As noted above, a multisymbol extension to the QM-Coder is used to code the height and width of the mark's rectangular bounding box. When more than two symbols are possible at some point in a coding process, arithmetic coding is more difficult. By using an extension to the binary QM-Coder, any integer, positive, negative, or zero can be coded. This extension involves repeatedly using the QM-Coder, narrowing the range of possible values at each step. In effect, integers are put at the leaves of a binary tree and the binary QM-Coder is used to code the sequence of branches needed to reach the desired integer.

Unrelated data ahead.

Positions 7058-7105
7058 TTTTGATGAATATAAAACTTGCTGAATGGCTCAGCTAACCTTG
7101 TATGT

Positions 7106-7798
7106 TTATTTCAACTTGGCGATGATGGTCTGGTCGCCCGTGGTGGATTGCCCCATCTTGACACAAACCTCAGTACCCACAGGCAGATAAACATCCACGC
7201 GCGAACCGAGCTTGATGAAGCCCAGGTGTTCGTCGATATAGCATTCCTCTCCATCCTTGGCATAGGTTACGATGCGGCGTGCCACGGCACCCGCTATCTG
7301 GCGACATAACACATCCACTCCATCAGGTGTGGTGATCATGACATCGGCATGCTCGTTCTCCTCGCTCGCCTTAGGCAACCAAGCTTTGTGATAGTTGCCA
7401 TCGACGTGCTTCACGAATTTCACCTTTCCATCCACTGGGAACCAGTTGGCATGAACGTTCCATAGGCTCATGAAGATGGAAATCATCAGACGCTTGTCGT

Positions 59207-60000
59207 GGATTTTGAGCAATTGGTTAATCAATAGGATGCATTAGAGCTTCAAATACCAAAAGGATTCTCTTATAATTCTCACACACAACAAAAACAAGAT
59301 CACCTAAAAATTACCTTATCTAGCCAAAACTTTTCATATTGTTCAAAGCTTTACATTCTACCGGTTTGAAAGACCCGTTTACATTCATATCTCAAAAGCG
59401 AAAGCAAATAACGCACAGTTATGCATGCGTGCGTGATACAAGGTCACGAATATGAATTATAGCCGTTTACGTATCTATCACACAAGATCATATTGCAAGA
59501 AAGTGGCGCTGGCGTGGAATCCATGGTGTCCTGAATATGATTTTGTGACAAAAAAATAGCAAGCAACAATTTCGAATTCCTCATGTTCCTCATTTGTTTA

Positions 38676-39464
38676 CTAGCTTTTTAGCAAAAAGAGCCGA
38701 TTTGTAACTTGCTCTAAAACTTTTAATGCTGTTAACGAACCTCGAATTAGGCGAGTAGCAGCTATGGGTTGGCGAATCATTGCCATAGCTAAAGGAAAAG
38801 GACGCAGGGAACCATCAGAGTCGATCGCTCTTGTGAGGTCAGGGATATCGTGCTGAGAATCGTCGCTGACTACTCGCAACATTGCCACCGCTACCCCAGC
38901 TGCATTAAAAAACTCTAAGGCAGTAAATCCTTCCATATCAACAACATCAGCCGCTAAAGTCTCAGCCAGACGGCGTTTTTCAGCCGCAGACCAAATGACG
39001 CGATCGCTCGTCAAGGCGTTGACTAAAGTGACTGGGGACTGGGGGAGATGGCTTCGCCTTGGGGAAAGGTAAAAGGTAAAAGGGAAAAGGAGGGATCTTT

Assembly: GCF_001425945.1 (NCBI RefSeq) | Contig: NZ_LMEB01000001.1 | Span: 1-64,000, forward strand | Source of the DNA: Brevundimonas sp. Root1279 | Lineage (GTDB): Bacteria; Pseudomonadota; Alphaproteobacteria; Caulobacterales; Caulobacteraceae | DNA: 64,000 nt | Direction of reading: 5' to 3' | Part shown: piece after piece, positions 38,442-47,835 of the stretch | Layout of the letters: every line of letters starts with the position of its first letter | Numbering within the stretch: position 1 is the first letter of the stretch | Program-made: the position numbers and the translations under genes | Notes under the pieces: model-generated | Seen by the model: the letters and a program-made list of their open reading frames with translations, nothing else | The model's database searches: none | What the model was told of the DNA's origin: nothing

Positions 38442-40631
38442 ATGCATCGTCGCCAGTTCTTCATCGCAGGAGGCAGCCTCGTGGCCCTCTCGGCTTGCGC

The described tree codes any integer n using fewer than 2.left brkt-top.log2 |n|.right brkt-top.+2 applications of the QM-Coder. Coding proceeds in three phases. The first phase consists of one decision, whether n is negative. In the second phase, an approximate range in which n lies is found by testing ranges of size 1, 2, 4, 8, 16, . . . . If n is non-negative, it is tested to be in the ranges 0, 0!, 1, 2!, 3, 6!, 7, 14!, 15, 30!, . . . . , the ranges doubling in size at each step. If n is negative, it is tested to be in the ranges -1, -1!, -3, -2!, -7, -4!, -15, -8!, -31, -16!, . . . . Finally, in the third phase the value of n is coded within the range. Since the sizes of all ranges are powers of 2, a complete binary tree is used for this phase. Part of the tree is shown in FIG. 5. Each internal node represents one binary context with its own probability information, to be used by the QM-Coder. The square node at the root of the tree represents the first-phase decision, whether the integer n being coded is negative. The filled circles are the second-phase nodes, moving down the tree in ever-increasing ranges. The open circles represent third-phase decisions, traversing a complete binary (sub)tree to reach the specific value of n. Many other reasonable binary trees could also be used. Most of them have about the same amount of compression with about the same amount of computation. In particular, at least O(log n) binary choices for large values of n are needed.